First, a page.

The right wing consolidates in Madrid in an election marked by COVID and death threats
There were no surprises. Appealing to "freedom," Díaz Ayuso's PP has claimed victory but will probably need to make a pact with the ultra-right to be able to govern.
The early elections held in the Spanish capital on 4 March have only served to confirm the country's great political polarization and strengthen Isabel Díaz Ayuso's People's Party (PP), which has increased its support by far since the last elections, winning 65 of the 136 seats.
A landslide victory that has even provoked the resignation of the leader of the radical left-wing United Podemos party, Pablo Iglesias, who already resigned as vice-president of the central government to wrest the center from Ayuso.
Iglesias has had to surrender to the evidence that despite the criticisms of Ayuso's anti-confinement management, the people are with her. Or, at the very least, too fed up with the pandemic. And, they turned out to vote this week in record numbers with a turnout of over 76%.
However, Ayuso does not have an absolute majority, so it looks like she will need the far-right Vox party to govern the Madrid region, an even more conservative shift that has made headlines in major European newspapers, along with the destabilization of the Spanish left parties.
All this against the backdrop of a very turbulent campaign, not only because of the global health crisis, but also because of the death threats that Spanish politicians and authorities began to receive in bullet-shaped envelopes at the end of May.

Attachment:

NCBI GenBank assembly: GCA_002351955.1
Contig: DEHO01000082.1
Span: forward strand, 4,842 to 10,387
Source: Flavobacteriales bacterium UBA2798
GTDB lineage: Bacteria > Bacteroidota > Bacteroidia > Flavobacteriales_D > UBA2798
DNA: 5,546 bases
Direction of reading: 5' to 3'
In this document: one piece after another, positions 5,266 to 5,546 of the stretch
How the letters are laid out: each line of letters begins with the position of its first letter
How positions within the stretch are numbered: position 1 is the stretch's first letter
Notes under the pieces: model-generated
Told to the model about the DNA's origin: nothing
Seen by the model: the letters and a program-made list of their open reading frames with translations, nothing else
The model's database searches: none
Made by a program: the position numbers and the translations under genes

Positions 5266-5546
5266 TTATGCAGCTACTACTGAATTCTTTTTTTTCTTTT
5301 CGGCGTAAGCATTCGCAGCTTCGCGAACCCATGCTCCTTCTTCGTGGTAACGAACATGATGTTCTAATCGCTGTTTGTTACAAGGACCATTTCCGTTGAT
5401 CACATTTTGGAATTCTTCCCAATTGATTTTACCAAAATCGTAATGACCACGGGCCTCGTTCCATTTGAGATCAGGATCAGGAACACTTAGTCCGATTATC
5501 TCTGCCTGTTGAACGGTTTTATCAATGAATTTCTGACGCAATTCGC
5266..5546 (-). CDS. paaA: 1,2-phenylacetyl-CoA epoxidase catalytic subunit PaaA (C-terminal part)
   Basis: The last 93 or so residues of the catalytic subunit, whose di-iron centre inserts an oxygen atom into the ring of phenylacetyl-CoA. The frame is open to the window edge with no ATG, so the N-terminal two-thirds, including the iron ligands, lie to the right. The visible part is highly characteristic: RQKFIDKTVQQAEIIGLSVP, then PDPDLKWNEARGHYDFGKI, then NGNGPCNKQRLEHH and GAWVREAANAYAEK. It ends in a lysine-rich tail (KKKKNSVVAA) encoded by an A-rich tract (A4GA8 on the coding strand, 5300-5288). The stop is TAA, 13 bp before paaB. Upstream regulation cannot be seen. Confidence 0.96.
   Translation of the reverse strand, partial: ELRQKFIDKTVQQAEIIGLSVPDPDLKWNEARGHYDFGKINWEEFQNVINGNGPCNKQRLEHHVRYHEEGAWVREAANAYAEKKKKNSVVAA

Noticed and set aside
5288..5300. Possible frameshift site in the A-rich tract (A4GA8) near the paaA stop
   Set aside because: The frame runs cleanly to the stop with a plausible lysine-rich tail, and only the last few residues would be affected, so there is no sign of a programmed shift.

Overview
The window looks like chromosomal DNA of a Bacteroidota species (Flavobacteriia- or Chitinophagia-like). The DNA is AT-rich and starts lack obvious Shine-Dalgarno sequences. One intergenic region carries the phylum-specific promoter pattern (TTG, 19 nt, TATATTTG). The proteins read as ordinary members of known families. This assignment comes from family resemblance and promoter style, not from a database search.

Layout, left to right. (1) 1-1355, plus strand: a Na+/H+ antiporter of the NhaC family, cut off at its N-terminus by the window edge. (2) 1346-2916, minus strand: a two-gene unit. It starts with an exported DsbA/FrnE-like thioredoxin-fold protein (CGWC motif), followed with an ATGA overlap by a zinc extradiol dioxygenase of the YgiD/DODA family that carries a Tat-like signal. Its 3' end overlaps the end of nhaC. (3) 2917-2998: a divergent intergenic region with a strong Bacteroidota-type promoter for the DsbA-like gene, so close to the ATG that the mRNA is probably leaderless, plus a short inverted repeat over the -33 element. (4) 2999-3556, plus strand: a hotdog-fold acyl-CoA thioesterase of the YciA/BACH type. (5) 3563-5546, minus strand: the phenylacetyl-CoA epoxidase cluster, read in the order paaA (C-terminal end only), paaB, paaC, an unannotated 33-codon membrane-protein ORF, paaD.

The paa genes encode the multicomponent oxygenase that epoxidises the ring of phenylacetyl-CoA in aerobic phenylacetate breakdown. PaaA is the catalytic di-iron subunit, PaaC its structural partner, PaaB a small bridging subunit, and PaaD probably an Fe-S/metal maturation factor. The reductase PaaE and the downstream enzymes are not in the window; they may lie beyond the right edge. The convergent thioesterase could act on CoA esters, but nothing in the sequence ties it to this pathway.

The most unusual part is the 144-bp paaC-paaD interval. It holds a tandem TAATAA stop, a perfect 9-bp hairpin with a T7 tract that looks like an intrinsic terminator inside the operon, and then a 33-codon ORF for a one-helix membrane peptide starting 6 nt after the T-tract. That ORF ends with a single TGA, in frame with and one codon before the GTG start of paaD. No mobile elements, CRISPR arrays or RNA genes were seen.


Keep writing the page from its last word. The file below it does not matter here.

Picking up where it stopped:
The first envelopes were intercepted on 22 April and were addressed to the Minister of the Interior, Grande-Marlaska, the director of the Civil Guard, María Gámez, and Iglesias himself, who was running for the presidency of the Community of Madrid. Meanwhile, Vox did not want to condemn the death letters and even questioned them.
The political climate prior to these extraordinary elections became even more tense when the Minister of Industry and Tourism, Reyes Maroto, received a letter with a bloody knife, the sender of which was finally located by the police.
Díaz Ayuso was also the recipient of a threat but maintained, unlike her political rivals, that it should not be given importance so as not to fuel the spectacle and accused the left of using it as a strategy to win votes.
Undoubtedly, the tension affected the general atmosphere, but also the dialectic and the crossfire between the parties.
To the point of resurrecting old ghosts from the country's past when the 'Socialism or Freedom' touted by Ayuso during the campaign changed to "Communism or Freedom" the moment the leader of Podemos jumped on the bandwagon of the fight for the community. To finally become "Freedom", as a way for the popular representative, expert in whipping up her incendiary phrases, to ask her voters to let her govern freely. For the people. Or without the people.
Despite the bloody knives, the crossfire, the COVID and Ayuso's policy of not closing a single bar throughout the crisis, the reality is that these regional elections have had an unprecedented impact on national politics, perhaps providing a glimpse of what lies ahead.
Where is the country and its capital headed? Certainly not towards tension. They have long since arrived there.